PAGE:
We have successfully represented several cities defending challenges to public support for private enterprise, including the creation of a tax increment financing district for redevelopment, refusal to create a tax increment financing district for a senior housing project in Hastings, and an attack on the use of public funds to retain a business in Roseville. See e.g., Nielson, et al. v. City of Roseville, No. 98-1625 (D. Minn. 1999 and 2000), and 2001 WL 1640040 (D. Minn. 2001).
Taxation / Impact Fees
The City of Eagan imposed a road unit connection charge as a condition for the issuance of all building permits within the City. Building contractors sued, arguing that the charge was illegal and seeking a refund for those who had paid the charge. On our defense of the City, the district court found that even though the charge was illegal, the building contractors had no basis for recovery in Country Joe, Inc. v. City of Eagan, No. C4-98-618, 1998 WL 713481 (Minn. Ct. App. 1998).
Disciplinary Investigations and Labor
We provide various Minnesota cities regular representation in complaint, investigation, and discipline matters. We counsel department heads in their own employment investigations and discipline decisions. We litigate employment discipline decisions at arbitration and directly investigate more complex employment complaints. Our cases range from addressing alleged misconduct of entry-level employees to department heads.
Discipline Arbitration: Sexual Harassment
A female police supervisor was accused of sexually harassing a male subordinate officer. The department applied its new, mandatory termination policy for two-time offenders, and therefore terminated the sexually harassing supervisor. The supervisor’s union challenged the discipline, which was the first termination for sexual harassment in the police department’s history. We represented the City and sustained the discipline at arbitration.
A male police officer was suspected of improper contact with a female middle school student while serving as the school liaison officer. The City sought our assistance in overseeing the administrative investigation and in initiating discipline. We helped to remove the officer from law enforcement without arbitration.
Conflict of Interest Investigations
An administrative department head was assigned to contract with private vendors. Others accused the department head of selecting a contractor with whom the department head had a private business relationship, allegedly to benefit personally. We investigated the accusation for the City.
Discipline Arbitration: Misconduct During Investigation
A City’s maintenance employee found a loaded police shotgun in the City’s service garage near an unattended police car. The employee approached the shotgun, raised it, and remarked about walking into the supervisors’ office with the weapon. The City disciplined the employee for falsely denying this conduct. We represented the City at arbitration and sustained a thirty-day suspension.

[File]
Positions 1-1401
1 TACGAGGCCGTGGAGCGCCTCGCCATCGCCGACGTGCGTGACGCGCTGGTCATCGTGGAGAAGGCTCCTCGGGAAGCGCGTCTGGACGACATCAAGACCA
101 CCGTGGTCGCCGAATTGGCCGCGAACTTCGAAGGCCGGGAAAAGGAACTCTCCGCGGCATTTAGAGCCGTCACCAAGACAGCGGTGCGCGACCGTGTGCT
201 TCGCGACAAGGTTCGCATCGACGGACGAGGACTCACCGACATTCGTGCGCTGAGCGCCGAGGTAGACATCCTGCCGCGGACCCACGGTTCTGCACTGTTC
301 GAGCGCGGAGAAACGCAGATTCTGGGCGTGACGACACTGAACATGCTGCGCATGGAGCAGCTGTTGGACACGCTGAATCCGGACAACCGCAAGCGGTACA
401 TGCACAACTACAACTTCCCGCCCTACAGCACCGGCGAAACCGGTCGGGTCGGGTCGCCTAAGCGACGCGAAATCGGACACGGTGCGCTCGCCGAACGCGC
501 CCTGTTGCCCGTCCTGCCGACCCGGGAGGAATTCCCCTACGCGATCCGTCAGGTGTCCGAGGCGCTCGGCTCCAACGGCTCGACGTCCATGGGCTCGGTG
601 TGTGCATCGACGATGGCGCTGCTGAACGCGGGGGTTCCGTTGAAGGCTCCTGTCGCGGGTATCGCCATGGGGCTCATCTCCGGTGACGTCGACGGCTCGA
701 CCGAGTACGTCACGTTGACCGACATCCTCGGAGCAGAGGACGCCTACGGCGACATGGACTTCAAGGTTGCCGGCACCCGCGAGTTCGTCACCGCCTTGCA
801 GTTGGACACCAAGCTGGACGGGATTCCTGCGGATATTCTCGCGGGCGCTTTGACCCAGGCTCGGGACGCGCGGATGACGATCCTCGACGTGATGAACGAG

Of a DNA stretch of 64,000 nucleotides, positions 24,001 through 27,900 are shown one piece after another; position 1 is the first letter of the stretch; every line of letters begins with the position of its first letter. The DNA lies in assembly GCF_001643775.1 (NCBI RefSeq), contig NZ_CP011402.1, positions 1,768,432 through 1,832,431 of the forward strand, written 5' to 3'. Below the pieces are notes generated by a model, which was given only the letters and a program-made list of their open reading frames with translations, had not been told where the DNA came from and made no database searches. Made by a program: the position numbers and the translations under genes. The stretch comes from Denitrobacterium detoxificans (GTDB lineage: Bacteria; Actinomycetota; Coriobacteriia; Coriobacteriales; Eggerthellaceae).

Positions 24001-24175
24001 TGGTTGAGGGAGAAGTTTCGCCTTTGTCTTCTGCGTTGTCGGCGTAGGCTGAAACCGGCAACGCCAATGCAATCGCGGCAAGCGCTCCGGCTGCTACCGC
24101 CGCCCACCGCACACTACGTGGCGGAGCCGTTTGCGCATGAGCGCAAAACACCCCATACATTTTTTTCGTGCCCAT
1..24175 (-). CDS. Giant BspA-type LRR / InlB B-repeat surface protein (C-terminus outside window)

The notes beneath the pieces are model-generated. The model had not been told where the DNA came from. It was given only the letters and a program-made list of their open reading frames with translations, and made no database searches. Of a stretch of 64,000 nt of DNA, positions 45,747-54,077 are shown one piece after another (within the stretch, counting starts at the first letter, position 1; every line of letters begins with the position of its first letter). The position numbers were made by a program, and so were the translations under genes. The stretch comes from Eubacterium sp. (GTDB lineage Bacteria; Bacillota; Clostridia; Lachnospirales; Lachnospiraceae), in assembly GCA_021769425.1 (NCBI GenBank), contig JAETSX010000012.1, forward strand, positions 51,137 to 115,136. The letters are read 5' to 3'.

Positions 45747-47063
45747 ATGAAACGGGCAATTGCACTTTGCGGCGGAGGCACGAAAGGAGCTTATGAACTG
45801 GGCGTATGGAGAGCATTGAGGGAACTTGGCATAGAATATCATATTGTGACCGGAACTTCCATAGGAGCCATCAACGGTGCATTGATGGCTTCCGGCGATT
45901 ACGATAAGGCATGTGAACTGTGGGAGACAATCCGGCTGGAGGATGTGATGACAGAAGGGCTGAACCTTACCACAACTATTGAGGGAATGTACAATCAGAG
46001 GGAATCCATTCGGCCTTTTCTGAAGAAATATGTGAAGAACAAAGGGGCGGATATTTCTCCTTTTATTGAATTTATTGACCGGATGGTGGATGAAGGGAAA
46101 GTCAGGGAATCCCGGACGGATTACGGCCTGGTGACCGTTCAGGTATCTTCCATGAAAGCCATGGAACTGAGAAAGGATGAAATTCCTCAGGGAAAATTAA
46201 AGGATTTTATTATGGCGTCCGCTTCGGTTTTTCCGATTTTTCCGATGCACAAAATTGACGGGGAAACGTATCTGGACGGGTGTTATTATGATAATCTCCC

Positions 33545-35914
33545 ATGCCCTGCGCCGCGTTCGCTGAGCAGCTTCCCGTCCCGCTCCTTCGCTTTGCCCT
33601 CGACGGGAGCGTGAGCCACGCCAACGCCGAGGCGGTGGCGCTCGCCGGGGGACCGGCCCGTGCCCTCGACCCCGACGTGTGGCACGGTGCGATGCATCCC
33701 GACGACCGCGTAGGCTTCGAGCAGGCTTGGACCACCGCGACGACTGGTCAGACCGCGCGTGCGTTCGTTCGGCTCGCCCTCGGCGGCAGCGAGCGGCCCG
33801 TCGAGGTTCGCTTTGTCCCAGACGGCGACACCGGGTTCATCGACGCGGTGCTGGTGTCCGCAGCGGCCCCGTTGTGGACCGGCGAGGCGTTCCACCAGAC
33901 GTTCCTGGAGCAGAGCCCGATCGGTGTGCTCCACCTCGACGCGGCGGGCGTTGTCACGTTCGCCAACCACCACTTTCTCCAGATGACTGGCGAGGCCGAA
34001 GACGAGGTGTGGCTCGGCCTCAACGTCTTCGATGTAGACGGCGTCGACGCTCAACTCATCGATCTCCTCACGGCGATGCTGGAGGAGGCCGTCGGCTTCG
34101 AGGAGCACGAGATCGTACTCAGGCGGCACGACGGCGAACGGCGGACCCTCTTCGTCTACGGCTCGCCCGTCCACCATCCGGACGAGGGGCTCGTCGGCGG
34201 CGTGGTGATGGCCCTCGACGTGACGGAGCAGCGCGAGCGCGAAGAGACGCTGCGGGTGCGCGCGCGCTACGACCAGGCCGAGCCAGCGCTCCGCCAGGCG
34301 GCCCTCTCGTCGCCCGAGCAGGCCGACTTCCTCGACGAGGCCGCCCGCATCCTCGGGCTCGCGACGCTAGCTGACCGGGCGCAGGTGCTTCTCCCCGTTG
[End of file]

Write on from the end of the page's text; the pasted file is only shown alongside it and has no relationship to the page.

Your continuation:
Consultation, Investigation, and Training
We have provided various Minnesota cities regular representation in counseling their own employment investigations, litigating employment discipline decisions at arbitration, and directly investigating complex employment discipline cases. Our cases range from addressing alleged misconduct of entry-level employees to heads of major departments. We have helped to develop employment policies, trained employees, and taught internal investigators and attorneys the complex constitutional and statutory framework of public sector investigations.
Our governmental employment practice dovetails with our business employment practice. We litigate employment cases in federal and state court and in federal and state agencies. We represent clients accused of making decisions on the basis of gender, disability, race, religion, and other protected classes. We navigate the complicated constitutional and statutory issues that arise in the intersection of employment law and government liability. We advise public-sector clients about legal issues arising from state restrictions on the authority of local government to fully compensate their most valued executives.
“Public policy” warrants judicial reversal of arbitrator’s reinstatement of discharged employee. In a highly publicized case establishing legal precedent, the Minnesota Court of Appeals invalidated an arbitrator's decision reinstating a police officer who had been discharged for engaging in a pattern of inappropriate conduct toward women. The Court of Appeals ruled that courts are obligated to intervene and disturb arbitration awards when the enforcement of an award would compromise an overriding public policy, City of Brooklyn Center v. Law Enforcement Labor Services, Inc., 635 N.W.2d 236, 168 L.R.R.M. (BNA) 2593 (Minn. App. 2001).